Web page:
Another Viewpoint of the Cliff Dwelling

A good view to tell the height of the dwelling above Beaver Creek
A good view to tell the height of the dwelling above Beaver Creek | Source

Castle "A" Ruin

"A" Castle may have been used as a storage area or for burials.
"A" Castle may have been used as a storage area or for burials. | Source

Where Did the Cliff Dwellers Go?

Some estimate that 35 to 50 people occupied the dwelling, others are convinced there were more. The tiny rooms had a stone lined fire pit for heating and for days when it was not practical to cook outdoors. The dwellers spent their days gathering and hunting and farming. A cave and smaller rooms located near the main dwelling was named Castle "A" and could have been used for storage or burials, but because the area was vandalized by treasure hunters, the exact purpose is unknown.

There are a number of theories on why the dwellers left and where they went. Some possible reasons include disease or overcrowding or a lack of sufficient game. Some believe that they chose to join the band of Yavapai Apache, while others believe they went north to join the Hopi.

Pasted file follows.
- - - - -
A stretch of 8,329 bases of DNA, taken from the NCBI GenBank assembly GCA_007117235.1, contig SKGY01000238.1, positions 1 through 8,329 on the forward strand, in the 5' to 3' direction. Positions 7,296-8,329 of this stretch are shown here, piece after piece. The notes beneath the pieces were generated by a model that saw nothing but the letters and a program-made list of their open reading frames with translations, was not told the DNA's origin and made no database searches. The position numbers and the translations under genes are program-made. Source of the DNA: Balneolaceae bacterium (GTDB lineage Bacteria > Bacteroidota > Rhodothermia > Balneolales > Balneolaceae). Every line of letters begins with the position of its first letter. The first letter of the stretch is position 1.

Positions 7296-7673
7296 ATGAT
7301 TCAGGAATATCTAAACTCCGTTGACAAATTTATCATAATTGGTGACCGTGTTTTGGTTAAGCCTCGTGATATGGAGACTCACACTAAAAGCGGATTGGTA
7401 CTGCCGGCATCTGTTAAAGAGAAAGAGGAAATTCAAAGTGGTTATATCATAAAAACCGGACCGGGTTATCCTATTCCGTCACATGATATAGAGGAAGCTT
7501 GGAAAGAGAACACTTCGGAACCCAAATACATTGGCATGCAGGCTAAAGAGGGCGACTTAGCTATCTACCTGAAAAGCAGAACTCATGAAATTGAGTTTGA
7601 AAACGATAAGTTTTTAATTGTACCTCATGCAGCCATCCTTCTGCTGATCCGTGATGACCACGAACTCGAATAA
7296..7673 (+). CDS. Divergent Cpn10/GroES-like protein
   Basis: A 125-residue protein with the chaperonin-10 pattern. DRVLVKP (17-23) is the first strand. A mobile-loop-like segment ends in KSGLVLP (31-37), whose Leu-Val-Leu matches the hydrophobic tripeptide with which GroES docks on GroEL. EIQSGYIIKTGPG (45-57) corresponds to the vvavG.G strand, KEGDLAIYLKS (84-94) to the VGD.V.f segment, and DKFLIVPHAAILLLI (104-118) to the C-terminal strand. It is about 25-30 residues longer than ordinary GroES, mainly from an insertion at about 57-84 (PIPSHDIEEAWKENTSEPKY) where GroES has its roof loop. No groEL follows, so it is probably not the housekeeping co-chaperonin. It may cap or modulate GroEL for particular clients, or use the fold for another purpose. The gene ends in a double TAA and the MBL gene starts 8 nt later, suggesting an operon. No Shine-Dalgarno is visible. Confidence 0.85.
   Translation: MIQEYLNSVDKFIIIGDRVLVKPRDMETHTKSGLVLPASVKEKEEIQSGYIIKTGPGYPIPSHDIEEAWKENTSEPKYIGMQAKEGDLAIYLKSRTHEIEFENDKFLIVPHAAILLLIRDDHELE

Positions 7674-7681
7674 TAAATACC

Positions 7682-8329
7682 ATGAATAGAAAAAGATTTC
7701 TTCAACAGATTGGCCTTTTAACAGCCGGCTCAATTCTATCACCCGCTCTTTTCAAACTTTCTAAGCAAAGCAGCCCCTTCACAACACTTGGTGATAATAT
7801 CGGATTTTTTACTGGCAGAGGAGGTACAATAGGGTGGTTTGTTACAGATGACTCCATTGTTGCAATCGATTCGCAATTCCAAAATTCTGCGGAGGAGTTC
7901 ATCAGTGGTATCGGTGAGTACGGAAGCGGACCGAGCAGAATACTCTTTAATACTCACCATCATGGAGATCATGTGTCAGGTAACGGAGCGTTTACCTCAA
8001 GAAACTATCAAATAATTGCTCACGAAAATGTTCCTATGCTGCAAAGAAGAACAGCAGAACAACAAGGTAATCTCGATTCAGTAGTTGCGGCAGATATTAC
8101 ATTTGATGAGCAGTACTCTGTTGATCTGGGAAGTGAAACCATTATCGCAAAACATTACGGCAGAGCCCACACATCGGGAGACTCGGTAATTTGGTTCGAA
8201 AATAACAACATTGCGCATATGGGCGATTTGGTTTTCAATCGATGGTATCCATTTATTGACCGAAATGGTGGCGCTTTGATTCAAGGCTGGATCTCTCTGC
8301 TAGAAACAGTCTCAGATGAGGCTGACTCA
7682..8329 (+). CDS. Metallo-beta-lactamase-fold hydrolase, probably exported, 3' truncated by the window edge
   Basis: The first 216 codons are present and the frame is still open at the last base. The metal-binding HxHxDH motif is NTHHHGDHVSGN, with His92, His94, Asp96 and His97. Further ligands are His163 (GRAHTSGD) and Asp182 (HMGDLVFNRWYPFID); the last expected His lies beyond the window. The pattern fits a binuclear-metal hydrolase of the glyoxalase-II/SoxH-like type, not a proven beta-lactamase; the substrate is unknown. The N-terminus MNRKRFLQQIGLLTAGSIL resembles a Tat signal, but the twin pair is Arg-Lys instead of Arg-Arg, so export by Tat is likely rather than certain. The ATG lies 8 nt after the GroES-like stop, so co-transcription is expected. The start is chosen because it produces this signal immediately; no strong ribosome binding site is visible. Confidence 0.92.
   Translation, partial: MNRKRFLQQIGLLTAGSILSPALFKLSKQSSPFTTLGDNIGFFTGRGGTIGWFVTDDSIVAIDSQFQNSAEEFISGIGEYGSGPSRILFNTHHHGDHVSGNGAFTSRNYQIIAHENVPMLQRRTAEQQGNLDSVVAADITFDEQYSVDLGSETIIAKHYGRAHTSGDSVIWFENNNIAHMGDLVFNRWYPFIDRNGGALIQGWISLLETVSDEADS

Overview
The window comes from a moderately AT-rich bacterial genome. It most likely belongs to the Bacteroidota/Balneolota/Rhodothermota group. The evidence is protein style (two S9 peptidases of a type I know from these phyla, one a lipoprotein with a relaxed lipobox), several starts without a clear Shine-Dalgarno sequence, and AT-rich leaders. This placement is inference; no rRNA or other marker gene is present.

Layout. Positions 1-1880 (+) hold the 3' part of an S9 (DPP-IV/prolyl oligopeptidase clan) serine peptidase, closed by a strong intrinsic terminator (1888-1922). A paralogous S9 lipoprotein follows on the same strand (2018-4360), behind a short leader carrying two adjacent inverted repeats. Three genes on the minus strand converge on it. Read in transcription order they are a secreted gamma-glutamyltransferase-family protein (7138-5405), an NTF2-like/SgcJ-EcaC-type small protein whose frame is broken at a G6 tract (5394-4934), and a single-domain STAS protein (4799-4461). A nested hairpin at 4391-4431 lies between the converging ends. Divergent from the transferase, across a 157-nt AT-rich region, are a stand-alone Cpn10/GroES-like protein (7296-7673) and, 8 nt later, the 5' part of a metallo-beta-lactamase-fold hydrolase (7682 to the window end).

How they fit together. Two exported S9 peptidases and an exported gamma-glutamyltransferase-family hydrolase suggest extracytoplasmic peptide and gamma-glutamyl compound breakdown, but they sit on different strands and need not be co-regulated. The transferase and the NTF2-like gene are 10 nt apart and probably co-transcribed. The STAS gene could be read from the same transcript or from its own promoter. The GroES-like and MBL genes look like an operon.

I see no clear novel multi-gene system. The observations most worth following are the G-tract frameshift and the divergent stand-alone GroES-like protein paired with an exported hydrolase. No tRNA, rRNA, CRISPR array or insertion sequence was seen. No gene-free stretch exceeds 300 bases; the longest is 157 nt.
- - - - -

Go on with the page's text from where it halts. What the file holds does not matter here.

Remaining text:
In 1583, the Spanish explorer Antonio Espejo was led to the deserted Castle by Hopi guides. Between the "discovery" by Espejo and 1884, vandals continued to dig looking for pots and other items and they destroyed the clues to the ruins. In 1884, Edgar Mearns, who was a doctor, living at Fort Verde surveyed the ruins and drew maps of his findings. Following Mearns maps, men from the Smithsonian came and performed studies on the dwellings and the area. President "Teddy" Roosevelt declared Montezuma Castle a National Monument in 1906. Later Grace Sparks, a resident of Prescott Arizona, campaigned to add more of the surrounding land and by 1942, the area included 840 acres.

Today Montezuma Castle has a visitors center, and trails that allow a view of the dwelling from several angles. Interpretive plaques explain the construction process. No hiking on or inside the ruins is allowed. Information for planning a visit can be found on the National Monuments website. A visit to the Castle would not be complete without visiting Montezuma's Well. It is also an amazing place. Food and Lodging can be found in Camp Verde or Sedona.